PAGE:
To honour cricket legend Sachin Tendulkar with the Bharat Ratna, the government had to open India’s highest civilian honour for “exceptional service” to all fields from four, a reply under the Right To Information (RTI) Act has revealed.
Earlier, the honour was restricted to art, literature, science and public service.
A home ministry official’s note from 2011 makes it clear the inclusion of sports “was to honour Sachin Tendulkar”.
In the note, the official also raises questions about ignoring other sports legends such as Major Dhyan Chand (hockey), Jaspal Rana (shooting), Viswanathan Anand (chess) and PT Usha (athletics).
Ajay Maken, the then sports minister, had written to the home ministry for inclusion of sports as a field for the Bharat Ratna award.
The home ministry did not agree with its official’s view and fought shy of taking a decision because as no amendment was ever made in the rules for Bharat Ratna since its inception in 1954.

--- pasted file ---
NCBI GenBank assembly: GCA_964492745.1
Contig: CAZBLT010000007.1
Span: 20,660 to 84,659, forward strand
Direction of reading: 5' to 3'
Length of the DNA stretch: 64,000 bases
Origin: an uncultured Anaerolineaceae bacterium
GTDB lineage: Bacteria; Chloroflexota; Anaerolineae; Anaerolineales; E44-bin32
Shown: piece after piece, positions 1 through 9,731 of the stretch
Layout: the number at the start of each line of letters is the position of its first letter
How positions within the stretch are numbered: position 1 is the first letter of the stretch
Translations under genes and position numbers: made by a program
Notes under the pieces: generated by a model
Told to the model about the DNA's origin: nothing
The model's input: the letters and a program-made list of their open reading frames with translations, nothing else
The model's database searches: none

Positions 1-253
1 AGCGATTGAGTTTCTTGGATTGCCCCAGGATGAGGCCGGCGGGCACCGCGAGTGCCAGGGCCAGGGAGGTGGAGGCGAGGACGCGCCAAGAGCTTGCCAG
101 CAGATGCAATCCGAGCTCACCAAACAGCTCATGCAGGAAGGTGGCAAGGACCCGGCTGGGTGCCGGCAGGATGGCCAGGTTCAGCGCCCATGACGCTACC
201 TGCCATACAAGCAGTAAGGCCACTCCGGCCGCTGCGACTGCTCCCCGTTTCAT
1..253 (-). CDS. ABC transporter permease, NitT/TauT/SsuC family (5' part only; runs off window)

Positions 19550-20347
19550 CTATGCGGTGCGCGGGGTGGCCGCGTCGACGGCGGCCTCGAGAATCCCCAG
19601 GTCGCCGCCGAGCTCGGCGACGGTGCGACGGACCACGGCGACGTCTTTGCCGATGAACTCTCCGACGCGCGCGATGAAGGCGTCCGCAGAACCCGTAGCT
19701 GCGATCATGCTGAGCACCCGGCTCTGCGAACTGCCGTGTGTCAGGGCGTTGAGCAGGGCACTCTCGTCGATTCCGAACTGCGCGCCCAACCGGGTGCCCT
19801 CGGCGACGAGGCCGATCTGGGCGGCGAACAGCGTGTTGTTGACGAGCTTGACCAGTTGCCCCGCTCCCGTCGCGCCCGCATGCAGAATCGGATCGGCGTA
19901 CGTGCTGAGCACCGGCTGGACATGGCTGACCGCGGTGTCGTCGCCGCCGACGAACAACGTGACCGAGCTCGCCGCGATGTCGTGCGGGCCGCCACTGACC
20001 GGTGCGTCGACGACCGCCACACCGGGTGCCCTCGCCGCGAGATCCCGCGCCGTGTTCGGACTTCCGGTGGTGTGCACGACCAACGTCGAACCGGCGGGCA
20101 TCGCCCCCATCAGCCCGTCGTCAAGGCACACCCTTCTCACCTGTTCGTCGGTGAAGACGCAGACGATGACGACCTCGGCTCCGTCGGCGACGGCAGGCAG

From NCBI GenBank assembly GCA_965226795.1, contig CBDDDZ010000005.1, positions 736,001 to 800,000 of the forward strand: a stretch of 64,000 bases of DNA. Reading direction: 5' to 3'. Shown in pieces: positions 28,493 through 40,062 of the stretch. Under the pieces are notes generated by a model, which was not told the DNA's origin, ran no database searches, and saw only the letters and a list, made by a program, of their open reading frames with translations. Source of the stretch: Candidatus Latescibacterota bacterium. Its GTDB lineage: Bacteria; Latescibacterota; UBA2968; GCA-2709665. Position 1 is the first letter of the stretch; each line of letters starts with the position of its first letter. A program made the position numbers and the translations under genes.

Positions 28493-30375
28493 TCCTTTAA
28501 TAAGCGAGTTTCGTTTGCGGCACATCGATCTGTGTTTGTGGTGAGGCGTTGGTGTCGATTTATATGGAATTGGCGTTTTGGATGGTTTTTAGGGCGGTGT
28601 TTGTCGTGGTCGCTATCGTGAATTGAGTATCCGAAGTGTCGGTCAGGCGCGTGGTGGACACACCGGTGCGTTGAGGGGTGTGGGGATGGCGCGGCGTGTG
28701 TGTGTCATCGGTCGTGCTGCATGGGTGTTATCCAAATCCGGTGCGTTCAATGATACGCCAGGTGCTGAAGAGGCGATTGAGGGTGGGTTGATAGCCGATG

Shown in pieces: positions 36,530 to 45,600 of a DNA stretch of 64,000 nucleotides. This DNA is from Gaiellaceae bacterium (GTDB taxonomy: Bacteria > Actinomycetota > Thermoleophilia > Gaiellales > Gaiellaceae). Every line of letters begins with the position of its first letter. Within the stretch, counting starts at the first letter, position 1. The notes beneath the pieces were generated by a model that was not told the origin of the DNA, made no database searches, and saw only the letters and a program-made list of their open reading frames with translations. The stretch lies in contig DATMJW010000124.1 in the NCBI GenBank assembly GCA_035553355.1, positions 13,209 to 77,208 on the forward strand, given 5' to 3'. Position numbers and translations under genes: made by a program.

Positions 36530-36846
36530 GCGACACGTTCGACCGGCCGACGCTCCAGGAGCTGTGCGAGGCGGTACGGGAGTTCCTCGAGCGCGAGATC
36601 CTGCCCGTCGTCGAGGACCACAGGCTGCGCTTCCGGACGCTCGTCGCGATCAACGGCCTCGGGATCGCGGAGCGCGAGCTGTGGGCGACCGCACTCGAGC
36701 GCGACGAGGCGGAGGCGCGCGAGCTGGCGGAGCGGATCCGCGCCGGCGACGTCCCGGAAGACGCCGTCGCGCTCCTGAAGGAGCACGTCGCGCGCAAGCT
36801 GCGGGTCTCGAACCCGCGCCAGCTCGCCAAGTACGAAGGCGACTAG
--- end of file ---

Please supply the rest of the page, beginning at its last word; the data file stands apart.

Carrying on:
A decision was taken to refer the matter to the Prime Minister’s Office (PMO).
The PMO too was willing to take a call and asked the home ministry to send its view on including sports as one of the fields for the award.
The deliberations started again in the ministry, which in a bid to avoid controversy over Tendulkar, recommended the award should be open to all fields.
The PMO agreed and said, “The decoration shall be awarded in recognition of exceptional service/performance of the highest order in any field of human endeavour.”
The President’s Secretariat notified the change in 2011, paving the way for the honour to be bestowed upon Tendulkar.
The same year, the government had received references for conferring the honour on several achievers including former prime minister Atal Bihari Vajpayee, former president APJ Abdul Kalam, Major Dhyan Chand and agriculture scientist MS Swaminathan.